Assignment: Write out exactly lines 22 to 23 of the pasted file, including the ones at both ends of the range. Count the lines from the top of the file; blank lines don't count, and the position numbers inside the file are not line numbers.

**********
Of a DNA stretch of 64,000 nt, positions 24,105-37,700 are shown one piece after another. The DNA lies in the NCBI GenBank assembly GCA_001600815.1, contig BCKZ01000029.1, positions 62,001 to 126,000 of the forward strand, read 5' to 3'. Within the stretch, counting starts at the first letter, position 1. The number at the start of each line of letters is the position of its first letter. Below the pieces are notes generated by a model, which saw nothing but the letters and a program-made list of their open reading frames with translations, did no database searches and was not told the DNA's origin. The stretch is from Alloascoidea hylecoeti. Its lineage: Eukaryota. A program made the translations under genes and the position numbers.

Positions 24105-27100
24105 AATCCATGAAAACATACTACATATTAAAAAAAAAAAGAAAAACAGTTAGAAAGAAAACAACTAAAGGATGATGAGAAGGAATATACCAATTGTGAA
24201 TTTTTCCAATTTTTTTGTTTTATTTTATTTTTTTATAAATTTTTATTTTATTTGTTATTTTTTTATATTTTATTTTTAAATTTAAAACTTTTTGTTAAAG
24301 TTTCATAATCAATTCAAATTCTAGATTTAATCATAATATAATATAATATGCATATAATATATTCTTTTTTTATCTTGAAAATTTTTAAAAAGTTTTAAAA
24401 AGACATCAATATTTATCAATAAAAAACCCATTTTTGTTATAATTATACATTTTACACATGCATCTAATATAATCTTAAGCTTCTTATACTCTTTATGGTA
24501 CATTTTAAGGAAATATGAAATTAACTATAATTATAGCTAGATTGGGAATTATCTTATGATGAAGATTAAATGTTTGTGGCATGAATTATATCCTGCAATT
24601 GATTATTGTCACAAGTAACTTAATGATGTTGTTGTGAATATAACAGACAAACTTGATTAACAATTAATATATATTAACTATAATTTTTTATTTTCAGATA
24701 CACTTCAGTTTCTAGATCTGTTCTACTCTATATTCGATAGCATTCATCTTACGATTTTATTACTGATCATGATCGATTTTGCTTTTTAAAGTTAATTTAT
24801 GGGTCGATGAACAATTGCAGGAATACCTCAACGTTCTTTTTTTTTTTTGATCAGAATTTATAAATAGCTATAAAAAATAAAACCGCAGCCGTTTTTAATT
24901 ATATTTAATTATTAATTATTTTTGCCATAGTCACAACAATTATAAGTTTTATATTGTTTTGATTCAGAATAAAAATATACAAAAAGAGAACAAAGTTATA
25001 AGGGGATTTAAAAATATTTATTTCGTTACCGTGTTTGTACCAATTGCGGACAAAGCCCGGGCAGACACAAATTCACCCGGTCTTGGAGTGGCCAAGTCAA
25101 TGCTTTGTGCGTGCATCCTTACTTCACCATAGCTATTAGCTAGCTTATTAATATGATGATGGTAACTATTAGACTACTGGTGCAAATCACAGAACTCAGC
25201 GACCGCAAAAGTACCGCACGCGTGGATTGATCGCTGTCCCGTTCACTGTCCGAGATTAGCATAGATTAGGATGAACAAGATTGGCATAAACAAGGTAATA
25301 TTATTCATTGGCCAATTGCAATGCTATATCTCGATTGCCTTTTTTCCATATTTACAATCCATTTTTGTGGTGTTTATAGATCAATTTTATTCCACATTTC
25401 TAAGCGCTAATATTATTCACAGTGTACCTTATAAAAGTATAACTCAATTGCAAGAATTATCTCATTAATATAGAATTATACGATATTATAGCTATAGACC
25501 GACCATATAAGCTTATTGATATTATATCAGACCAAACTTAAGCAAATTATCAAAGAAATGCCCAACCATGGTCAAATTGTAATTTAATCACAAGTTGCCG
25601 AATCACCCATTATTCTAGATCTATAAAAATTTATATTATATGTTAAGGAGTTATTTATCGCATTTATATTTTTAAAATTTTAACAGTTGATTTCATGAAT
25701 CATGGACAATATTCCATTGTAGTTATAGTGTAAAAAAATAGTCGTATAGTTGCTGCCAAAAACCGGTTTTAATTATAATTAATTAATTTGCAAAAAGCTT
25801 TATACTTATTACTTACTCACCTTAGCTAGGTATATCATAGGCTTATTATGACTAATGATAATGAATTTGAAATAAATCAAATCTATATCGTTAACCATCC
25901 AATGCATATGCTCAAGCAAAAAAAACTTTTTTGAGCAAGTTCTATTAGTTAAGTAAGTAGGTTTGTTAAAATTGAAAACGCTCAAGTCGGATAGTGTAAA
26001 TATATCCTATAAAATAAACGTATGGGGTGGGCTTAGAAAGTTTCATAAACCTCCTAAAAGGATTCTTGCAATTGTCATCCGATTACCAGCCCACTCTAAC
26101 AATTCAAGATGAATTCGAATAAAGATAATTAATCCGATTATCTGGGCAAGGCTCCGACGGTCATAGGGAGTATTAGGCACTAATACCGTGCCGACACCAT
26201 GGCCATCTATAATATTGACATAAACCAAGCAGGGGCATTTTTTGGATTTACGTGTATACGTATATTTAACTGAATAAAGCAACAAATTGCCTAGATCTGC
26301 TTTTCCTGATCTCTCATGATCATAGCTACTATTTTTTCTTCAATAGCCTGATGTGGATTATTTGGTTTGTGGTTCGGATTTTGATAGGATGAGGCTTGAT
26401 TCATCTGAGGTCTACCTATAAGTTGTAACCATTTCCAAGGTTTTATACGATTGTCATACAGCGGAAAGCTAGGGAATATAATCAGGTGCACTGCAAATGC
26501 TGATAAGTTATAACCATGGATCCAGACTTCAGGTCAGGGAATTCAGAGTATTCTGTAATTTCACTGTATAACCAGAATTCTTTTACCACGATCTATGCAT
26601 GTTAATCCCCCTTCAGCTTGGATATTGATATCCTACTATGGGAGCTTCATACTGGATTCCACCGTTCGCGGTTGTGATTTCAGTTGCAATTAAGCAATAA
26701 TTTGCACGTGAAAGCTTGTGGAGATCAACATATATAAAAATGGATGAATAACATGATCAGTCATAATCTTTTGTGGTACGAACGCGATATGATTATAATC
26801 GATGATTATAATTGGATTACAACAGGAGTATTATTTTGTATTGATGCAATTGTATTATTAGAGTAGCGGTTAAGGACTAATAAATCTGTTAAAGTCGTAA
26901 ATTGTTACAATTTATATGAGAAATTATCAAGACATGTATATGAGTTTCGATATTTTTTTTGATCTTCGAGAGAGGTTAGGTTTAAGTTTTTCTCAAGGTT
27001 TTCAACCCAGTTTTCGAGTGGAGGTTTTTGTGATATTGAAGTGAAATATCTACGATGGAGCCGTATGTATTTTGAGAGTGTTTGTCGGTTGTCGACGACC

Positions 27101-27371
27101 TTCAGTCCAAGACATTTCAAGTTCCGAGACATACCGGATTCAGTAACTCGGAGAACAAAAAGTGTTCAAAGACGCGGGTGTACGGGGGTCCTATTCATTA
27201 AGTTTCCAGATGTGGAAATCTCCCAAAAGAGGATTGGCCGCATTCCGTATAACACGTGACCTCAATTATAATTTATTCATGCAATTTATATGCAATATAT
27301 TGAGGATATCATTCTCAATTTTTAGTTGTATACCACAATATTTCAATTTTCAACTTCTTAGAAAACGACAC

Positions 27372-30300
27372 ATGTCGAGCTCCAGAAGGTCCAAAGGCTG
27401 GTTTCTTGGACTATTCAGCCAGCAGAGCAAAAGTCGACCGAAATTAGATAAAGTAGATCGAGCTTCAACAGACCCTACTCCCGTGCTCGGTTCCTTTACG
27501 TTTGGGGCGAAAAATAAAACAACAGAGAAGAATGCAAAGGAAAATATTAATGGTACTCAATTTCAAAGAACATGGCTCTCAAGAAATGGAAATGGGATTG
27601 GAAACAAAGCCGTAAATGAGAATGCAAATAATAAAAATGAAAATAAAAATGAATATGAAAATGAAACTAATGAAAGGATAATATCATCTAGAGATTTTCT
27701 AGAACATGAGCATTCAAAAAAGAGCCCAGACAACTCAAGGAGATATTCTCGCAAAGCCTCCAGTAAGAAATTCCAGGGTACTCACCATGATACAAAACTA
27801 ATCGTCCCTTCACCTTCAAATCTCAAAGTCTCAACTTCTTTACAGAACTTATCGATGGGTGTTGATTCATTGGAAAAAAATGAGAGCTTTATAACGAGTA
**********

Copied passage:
26001 TATATCCTATAAAATAAACGTATGGGGTGGGCTTAGAAAGTTTCATAAACCTCCTAAAAGGATTCTTGCAATTGTCATCCGATTACCAGCCCACTCTAAC
26101 AATTCAAGATGAATTCGAATAAAGATAATTAATCCGATTATCTGGGCAAGGCTCCGACGGTCATAGGGAGTATTAGGCACTAATACCGTGCCGACACCAT